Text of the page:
Are there differences in Rona v past influenza in terms of aerosol spread? Maybe. In any event people clustering together indoors whether from outside heat or outside cold the simple answer is more close contact =more transmission.

      Is our response to Rona the largest public health mobilization in terms of restrictions in modern history? Absolutely yes.
      IMO, all we have done is extend the timeframe of transmission by our efforts. At the end of Rona most of us will have been exposed. Some of us likely had a preexisting resistance in T cell from previous similar outbreaks.

      If we held our public policy consistent with public health ‘experts’ advice they gave in Feb/early March our current actions would be different. My contention is the experts are not infallible, they made clear errors. That isn’t to say ignore them, but simply realize that their opinions are just that; opinions. They are not holy writ.

Any idea regarding what they were looking for in the search of officials homes? Simply window dressing?

Surprise! Delaying is not curing.

Our local hospital has 1 Chinese Death Kooties admission at the moment.

Deaths and admissions are not keeping pace with “cases” and haven’t done since the spike started in August.

Why do these fools care about cases? They’re irrelevant.

I have no idea what the French hospital workers are protesting since hospitalizations and deaths don’t track cases anymore so there’s nothing for them to do.

We still don’t clearly know the relationship between dying OF the Chinese flu and dying WITH the Chinese flu. The Powers That Be won’t give us that information because it interferes with their narrative. The hints we have of asymptomatic cases are all we have – hints.

We will practice the basic hygiene procedures we all learned in sixth grade (well, until they stopped teaching it) that everybody has been reminded of so stridently and go about our rat killin’. Neither The Bride nor I intend to cower in fear, being confident this life isn’t the only one.

    JusticeDelivered in reply to DSHornet. | October 16, 2020 at 5:39 pm

    Bride, means you are probably under 40, and the risk of dying is very low. If you want your elders to be around, be careful not to expose them.

“Unwilling to challenge Communist China for its role in the global pandemic outbreak, Europe is looking for scapegoats closer to home… French police have raided the homes of senior government and health officials as part of an investigation into their handling of the coronavirus pandemic”

What did they expect to find? Cauldrons of bat soup?
Truly, truly, a mental disorder.

    CapeBuffalo in reply to henrybowman. | October 16, 2020 at 5:11 pm

    Absolutely! A pure exercise of unfettered power based on the “science” that they have the power to do it.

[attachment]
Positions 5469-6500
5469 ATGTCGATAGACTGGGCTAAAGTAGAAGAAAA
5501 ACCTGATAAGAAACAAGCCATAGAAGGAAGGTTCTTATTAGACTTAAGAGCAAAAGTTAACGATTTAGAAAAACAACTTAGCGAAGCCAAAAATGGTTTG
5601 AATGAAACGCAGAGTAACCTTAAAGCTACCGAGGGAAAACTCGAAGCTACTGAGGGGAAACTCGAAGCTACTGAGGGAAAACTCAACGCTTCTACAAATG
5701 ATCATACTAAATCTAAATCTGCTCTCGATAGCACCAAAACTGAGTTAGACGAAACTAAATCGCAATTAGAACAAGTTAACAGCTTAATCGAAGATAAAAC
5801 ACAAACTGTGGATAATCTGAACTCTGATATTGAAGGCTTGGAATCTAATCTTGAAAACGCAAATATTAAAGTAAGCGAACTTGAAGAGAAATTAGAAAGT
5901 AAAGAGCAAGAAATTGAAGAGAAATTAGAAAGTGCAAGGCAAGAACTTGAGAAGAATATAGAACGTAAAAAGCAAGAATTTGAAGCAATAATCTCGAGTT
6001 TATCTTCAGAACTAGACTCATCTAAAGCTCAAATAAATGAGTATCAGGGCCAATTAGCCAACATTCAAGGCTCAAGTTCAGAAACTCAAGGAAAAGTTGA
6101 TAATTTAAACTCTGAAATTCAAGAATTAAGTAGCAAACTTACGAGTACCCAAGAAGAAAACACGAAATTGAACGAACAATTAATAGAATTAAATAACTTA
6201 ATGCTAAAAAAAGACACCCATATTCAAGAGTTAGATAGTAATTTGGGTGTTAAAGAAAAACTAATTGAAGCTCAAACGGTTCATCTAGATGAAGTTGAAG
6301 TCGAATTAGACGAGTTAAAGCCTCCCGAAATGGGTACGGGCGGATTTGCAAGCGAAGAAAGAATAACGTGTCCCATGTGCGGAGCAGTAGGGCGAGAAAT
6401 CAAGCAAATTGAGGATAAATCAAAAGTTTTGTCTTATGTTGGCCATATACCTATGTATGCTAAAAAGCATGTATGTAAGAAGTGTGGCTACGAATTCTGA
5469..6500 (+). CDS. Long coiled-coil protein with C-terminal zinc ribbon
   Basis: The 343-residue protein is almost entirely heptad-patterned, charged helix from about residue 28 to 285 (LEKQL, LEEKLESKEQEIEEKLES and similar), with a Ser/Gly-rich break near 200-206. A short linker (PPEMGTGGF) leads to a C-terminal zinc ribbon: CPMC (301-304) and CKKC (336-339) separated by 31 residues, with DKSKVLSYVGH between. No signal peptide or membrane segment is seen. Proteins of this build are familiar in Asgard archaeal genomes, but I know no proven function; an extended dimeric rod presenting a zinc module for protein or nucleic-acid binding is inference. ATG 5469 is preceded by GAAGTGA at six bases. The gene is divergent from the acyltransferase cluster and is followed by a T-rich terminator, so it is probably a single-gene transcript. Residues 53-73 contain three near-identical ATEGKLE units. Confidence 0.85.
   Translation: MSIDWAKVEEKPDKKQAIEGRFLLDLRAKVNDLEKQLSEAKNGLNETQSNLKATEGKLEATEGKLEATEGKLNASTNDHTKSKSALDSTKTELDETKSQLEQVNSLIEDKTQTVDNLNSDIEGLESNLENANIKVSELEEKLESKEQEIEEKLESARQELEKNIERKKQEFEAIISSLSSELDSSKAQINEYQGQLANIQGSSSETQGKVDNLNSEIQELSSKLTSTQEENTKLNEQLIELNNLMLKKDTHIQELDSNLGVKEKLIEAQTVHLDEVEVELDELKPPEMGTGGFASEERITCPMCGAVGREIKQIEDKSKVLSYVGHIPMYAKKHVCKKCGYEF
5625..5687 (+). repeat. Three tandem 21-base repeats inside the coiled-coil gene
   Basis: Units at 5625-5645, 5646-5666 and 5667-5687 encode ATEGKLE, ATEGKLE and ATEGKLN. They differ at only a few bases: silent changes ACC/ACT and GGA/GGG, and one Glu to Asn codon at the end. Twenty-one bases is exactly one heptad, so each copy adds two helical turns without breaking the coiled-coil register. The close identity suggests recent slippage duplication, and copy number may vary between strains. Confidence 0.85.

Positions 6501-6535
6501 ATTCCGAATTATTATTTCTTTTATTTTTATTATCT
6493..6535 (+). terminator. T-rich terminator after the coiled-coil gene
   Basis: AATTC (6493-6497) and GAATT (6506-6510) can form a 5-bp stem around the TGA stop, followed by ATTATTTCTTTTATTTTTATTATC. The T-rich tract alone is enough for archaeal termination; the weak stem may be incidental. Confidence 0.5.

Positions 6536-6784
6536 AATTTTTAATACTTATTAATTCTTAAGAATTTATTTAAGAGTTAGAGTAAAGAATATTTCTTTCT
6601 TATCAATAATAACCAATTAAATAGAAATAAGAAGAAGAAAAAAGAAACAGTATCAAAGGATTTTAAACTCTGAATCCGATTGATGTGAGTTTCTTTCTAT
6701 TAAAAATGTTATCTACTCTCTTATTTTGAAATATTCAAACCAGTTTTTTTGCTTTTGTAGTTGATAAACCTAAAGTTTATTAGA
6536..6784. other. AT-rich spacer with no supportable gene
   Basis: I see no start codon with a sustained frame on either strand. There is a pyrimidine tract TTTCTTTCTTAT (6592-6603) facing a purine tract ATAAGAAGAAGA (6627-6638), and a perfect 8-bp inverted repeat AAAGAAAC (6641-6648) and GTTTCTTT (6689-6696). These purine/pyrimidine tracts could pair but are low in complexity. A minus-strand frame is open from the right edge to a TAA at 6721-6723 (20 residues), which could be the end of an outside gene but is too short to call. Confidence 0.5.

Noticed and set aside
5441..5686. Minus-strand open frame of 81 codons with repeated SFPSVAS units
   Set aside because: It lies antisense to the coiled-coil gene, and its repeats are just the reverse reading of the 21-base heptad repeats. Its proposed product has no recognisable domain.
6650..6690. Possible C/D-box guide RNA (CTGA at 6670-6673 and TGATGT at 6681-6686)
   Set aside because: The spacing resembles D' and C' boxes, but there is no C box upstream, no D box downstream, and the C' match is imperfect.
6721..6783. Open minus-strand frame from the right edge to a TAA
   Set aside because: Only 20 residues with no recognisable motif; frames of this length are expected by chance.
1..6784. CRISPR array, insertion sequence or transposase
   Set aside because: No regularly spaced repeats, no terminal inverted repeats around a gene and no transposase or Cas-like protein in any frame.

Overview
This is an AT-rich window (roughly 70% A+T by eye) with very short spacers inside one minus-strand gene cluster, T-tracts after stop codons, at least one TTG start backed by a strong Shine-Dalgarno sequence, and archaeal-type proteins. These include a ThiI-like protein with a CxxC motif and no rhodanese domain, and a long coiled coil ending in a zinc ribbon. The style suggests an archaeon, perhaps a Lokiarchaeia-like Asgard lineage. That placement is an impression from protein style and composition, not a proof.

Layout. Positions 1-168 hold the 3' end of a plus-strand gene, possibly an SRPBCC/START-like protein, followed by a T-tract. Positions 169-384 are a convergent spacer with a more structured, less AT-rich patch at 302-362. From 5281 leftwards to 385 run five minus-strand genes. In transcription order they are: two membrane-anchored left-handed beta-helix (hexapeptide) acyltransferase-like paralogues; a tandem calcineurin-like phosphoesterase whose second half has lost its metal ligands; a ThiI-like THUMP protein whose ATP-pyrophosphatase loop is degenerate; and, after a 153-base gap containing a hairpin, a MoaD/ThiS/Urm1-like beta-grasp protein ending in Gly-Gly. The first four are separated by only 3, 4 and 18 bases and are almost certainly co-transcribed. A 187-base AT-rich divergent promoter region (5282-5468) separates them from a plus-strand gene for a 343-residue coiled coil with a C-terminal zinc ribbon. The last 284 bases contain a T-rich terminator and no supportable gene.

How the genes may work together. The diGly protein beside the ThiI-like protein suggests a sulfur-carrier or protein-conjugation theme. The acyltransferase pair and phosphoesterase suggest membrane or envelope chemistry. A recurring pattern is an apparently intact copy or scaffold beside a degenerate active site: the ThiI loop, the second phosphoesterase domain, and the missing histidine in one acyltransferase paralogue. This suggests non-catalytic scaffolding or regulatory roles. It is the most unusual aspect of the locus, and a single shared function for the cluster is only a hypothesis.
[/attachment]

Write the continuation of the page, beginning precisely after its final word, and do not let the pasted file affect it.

They should all eat bat soup, better yet, bat s&!t.

Did you here the latest, Covid test swabs spread covid./s

Didn’t the hallowed WHO just say that shutdowns don’t work? Did I misread that ? Have the Europeans also pulled out of WHO just like Trump?

Deaths and case fatality rate are a fraction of spring’s.

    JusticeDelivered in reply to Petrushka. | October 16, 2020 at 5:50 pm

    Treatment has improved greatly, though Pharma has been scheming to shift treatment from inexpensive drugs with well known side effects to new drugs costing big bucks.

The point of the original isolation and lockdown routine was to inhibit the spread of the disease. This was important because of the fear that our health system would be overwhelmed by a sudden influx of seriously ill patients.

As we now know, at least here in the US that simply didn’t happen. Two possibilities; (1) the efforts to slow the progress of the pandemic were successful, or (2) it wasn’t going to happen anyway, isolation/lockdown or no.

The basic problem still exists. The capacity of our hospitals and etc. is finite. We want the number of patients to be kept to some level they can handle. But until these facilities start to be submerged in sick people, there’s little point in trying to manage a disease which can be treated but can’t (for the moment) be either cured or prevented.

Conclusion—the measure of success of isolation/lockdown is not statistics on infection rates or patient deaths, but rather hospital capacity. (1) If isolation/lockdown works, we can slack off a bit until our hospitals start getting a bit crowded. (2) If isolation/lockdown is useless, we don’t have any control over spread and can minimize economic disaster if we just drop it all.

Of course there’s no way to tell if (1) or (2) describes reality, as governments seem to insist that it’s (1) whether or not it actually is. Even so, hospital capacity is the only useful criterion of success.